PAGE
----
Bleak Snowscapes And Christmas Debt Loads Make January A Month We Need Cheap Healthy Hobbies.
January is a time for cozy, for bundling hard against the whipping winds outside the window, snuggling your cat and being grateful you made it through Christmas in one piece. The city has come to a bit of a standstill, you most likely are not super flush with cash after the holiday bonanza, but as long as you have enough money for the heat bill and enough friends to stock a dinner party or neighbourhood bingo game, you’ll get through.
Food and games are key, really. The home versions of each are economical, comforting and, of course, that cozy word again. This is an amazing time to take up a new culinary hobby, to learn a new food skill.
While summer’s gentle breezes make just about anything possible, we have to try harder right now, but when we find a fit it can be magical. For me, that fit has been to really soak up the time I have to mess around in the kitchen.
Next Levels Salads and Snacks
Home pickling is simple and adds a whole new dimension to snacks and meals.
“Anyone who enjoys cooking at home should take their cooking into the pickling and preserving world”, chef Mark McCrowe says.
“The main reason being so many people end up throwing so much food in the bin. Showing your expensive produce some love by prolonging its life doesn’t only feel rewarding, it’s a fun hobby that you can bring the family into, and it transforms simple ingredients into new magical things.
“Some great ways to ramp up your pickling and preserving repertoire, and gut your fridge at the same time, are turning old veg into kimchi, sauerkraut, or a basic pickle recipes that can be used on almost any veg, and will take your meat and cheese boards, salads, and snacks to new levels. Once you do a little research and familiarize yourself with a basic pickling ratio, the world is your oyster.”
A Normal Part of the Food Lifecycle
City councillor Hope Jamieson agrees, though pickling for her is more directly linked to the family harvest.
”I grew up in a family that had a big kitchen garden and we were always out in the woods foraging with our grandmother when she’d come visit. I remember she and my mom taking a day or two in the fall to put up beets, rhubarb, cucumbers and all kinds of jam.
“It was just a normal part of the food lifecycle of our family. Growing and canning food to me is a really important part of being intimately involved with creating a sense of home and connection to family and culture. Also now that I’m an adult, I can experiment with new flavours and I love condiments, so that’s also cool.”
Improve Taste & Healthiness of Your Meals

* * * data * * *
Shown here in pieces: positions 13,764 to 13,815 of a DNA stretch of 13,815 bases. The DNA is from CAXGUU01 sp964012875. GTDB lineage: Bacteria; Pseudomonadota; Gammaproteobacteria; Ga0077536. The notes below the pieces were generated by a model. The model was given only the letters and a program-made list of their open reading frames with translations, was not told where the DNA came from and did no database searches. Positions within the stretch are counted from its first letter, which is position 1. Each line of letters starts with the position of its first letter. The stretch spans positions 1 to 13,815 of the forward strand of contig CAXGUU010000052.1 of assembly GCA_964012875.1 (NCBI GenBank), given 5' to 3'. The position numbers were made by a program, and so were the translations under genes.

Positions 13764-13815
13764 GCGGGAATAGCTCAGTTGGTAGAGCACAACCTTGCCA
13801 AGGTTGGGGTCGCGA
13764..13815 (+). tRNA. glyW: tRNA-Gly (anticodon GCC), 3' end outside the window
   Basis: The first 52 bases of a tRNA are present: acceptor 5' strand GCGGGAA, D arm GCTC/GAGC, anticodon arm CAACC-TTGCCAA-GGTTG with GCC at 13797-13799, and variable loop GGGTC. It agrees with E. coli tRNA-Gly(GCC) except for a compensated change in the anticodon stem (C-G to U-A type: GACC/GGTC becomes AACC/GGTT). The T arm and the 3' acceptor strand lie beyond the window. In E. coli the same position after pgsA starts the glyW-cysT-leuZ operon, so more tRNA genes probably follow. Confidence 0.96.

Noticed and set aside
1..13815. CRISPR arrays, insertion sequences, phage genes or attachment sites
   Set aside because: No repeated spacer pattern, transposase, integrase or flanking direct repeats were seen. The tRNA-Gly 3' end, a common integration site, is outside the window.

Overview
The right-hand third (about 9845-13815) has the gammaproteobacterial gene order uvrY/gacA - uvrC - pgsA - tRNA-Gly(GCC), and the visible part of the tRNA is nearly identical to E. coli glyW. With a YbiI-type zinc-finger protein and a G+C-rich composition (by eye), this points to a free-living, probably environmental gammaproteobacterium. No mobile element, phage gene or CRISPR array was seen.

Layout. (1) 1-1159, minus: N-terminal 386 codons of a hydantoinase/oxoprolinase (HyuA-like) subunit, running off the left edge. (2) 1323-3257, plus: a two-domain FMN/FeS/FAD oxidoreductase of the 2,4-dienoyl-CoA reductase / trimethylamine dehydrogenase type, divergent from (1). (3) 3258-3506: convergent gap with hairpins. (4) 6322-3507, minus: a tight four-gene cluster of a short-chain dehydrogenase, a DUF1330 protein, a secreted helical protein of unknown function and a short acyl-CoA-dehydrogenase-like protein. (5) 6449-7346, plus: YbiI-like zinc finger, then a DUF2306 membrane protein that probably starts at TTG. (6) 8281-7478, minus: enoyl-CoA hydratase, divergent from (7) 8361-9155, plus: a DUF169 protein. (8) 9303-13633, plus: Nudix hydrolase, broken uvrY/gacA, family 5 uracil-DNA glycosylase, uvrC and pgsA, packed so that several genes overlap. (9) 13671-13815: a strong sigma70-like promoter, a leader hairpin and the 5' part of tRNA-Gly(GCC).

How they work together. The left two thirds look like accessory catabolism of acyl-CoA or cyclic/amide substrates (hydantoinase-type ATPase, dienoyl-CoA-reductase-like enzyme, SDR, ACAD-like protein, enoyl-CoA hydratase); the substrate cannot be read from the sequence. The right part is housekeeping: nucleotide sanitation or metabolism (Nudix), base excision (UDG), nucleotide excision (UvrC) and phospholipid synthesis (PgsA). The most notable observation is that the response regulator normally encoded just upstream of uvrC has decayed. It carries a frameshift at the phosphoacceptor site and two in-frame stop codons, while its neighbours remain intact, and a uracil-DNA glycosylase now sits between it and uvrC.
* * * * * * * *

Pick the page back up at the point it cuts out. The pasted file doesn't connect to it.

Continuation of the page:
Fermentation expert Paula Mendonca had a simple goal; improve the tastiness and healthiness in her family’s food.
“What got me interested was I was able to transform simple vegetables/fruits into something with a totally different taste and texture. Plus the added health benefits of probiotics. The fact that my kids absolutely love sauerkraut and kimchi motivates me to always have a batch on hand.”
The Art of the Pickle …
Some people make pickles, and some peoples’ pickles make them kings. Jonathan Richler of Jewish Deli is a pickle king, most def.
“To be honest, my interest began with making a half sour dill to accompany my smoked meat sandwich.” On an island that loves a bread and butter or sweet mustard pickle, Richler felt half, rather than full sour was the ticket.
“It was easier for me to make trials using a vinegar base as opposed to lacto fermentation, so it required a firm recipe, lots of shelf space, jars and a roll of painter’s tape. The science was fun and the result was a firm grasp on what we call ‘the pickle spectrum.'”
If anyone can explain the art of the pickle to me, it’s Richler. He’s playing coy with that, however, but offers up some solid advice in its place.
“I don’t really have any fermentation quotes or philosophical influences, but the idea and romance of a pickle is to preserve someone else’s harvest. Get as local as you can for better quality vegetables, and don’t be afraid of a little calcium chloride to keep your sticks crisp. Get some pH strips from Big Eric’s to make sure your levels are food-safe.
“And once you get your basic brine down pat, try different spices for flavour enhancement. Time changes taste and that’s the best part of it all. Keep a journal and remember to scream SCIENCE!! Every time you open up a jar of your soured efforts.”
Here’s to science , food, and cozy. A trifecta to take you through these winter months and deliver you to the other side, healthier and more skilled. Start with quick pickles, move on to heat sealed and, finally , lacto ferment with wild abandon. Or not. Just keep making quick pickles if that’s what makes you happy. There’s no wrong or right style, just your own taste and interest.